The process of transferring publicly owned and abandoned properties to households, often for as little as one dollar, is referred to as urban homesteading. In exchange, the homesteader commits to rehabilitate, maintain, and occupy the property. Wilmington, DE introduced an early urban homesteading program in 1973 in order to reduce the city’s inventory of tax-delinquent properties. Mayor Thomas Maloney asserted that the program would address a severe need for affordable housing and return property to the city tax rolls.
The Housing and Community Development Act of 1974 authorized a two-year, national Urban Homesteading Demonstration program that allowed HUD to transfer vacant properties to local agencies known as Local Urban Homesteading Agencies (LUHAs). The demonstration provided homeownership opportunities to low income families. From a pool of 61 applicants, HUD selected twenty-three cities to design homesteading plans that best met local needs.
The Housing and Urban-Rural Recovery Act of 1983 made several changes to the Urban Homesteading Program. The act created rules governing the procedure for selecting property recipients, including requiring priority to be given to applicants with a housing cost burden, those paying more than 30% of their income toward rent. Grants targeted to households with income of no more than 50% of the area median income were provided to assist recipients with the cost of rehabilitation. At this stage, 110 cities were participating in the program.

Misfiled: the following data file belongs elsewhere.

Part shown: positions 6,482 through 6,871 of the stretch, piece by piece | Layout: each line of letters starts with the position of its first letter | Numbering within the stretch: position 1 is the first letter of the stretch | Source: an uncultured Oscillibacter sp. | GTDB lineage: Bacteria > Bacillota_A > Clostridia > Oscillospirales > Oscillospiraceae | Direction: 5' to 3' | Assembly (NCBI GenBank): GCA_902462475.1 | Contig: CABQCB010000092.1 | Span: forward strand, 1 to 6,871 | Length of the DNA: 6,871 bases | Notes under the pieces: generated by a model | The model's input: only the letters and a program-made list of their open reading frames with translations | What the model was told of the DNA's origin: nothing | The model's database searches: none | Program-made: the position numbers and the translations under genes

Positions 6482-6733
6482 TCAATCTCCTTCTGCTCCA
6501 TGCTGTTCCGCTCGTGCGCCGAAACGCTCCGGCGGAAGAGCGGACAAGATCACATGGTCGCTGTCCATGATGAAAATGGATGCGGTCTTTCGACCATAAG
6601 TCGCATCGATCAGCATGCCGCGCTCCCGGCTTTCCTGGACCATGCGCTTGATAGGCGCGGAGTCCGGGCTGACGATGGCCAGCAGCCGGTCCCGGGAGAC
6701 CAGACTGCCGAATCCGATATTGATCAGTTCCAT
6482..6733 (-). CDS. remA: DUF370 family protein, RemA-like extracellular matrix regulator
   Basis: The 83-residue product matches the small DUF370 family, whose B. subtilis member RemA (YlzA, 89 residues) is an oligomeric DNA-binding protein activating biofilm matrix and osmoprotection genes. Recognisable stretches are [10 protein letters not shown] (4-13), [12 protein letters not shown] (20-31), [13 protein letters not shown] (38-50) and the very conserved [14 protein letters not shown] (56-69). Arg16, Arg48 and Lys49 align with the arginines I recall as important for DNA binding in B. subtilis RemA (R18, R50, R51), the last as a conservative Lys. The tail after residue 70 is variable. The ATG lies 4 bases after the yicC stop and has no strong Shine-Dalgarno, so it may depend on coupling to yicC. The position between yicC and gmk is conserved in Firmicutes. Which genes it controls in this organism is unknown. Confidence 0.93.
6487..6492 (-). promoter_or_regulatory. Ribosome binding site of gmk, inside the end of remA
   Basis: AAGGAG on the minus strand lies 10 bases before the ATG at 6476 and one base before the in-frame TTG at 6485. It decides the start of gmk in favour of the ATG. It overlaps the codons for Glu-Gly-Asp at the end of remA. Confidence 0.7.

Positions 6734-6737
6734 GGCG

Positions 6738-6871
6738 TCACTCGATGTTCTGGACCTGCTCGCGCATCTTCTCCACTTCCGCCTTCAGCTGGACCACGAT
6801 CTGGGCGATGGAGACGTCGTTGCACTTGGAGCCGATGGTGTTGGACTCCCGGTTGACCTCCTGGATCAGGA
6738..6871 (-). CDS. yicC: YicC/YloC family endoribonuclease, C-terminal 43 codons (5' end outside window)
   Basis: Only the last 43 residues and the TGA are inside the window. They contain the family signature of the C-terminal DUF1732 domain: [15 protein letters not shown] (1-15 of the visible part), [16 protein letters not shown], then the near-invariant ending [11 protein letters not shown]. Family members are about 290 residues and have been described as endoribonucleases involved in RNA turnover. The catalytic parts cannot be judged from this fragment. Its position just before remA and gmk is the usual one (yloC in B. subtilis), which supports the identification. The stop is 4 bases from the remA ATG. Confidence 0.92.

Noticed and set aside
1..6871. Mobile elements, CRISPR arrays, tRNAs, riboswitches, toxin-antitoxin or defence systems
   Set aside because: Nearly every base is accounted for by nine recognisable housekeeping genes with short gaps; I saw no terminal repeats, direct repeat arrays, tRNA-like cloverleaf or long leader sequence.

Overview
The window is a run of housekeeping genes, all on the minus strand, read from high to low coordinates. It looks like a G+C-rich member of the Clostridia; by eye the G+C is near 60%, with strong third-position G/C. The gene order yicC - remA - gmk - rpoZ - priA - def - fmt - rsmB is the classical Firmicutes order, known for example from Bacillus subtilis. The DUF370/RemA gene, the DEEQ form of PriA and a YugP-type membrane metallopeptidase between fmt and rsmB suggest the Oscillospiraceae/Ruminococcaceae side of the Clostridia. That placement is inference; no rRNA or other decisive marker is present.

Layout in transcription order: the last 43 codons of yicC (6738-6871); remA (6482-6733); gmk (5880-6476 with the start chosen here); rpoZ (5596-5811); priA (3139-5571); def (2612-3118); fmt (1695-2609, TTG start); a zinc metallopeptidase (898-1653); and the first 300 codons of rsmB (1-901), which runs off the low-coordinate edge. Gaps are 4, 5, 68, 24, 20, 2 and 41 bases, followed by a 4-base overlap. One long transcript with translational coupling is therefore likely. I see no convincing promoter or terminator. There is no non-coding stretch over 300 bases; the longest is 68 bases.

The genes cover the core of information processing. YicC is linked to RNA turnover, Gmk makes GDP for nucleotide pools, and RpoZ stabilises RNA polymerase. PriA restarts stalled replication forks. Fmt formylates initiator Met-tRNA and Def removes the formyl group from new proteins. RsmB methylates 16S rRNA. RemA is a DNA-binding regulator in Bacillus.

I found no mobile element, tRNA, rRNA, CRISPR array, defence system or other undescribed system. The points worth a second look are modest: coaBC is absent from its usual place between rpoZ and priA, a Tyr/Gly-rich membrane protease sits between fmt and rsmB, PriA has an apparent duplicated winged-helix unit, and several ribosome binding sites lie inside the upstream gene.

The Federal Urban Homesteading program continued through 1991. Today, the principles underpinning the Urban Homesteading program are still a core of local initiatives to dispose of vacant or foreclosed properties, and to expand the stock of affordable housing. For example, Chicago’s Large Lot Program allows homeowners to buy lots on their block for one dollar and repurpose them as they wish. Similarly, Buffalo’s Urban Homestead Program allows residents to buy homes for one dollar if they can demonstrate a commitment to repairing the homes and living in them for at least three years.
More information on Urban Homesteading history is at http://1.usa.gov/1tqzeBy.
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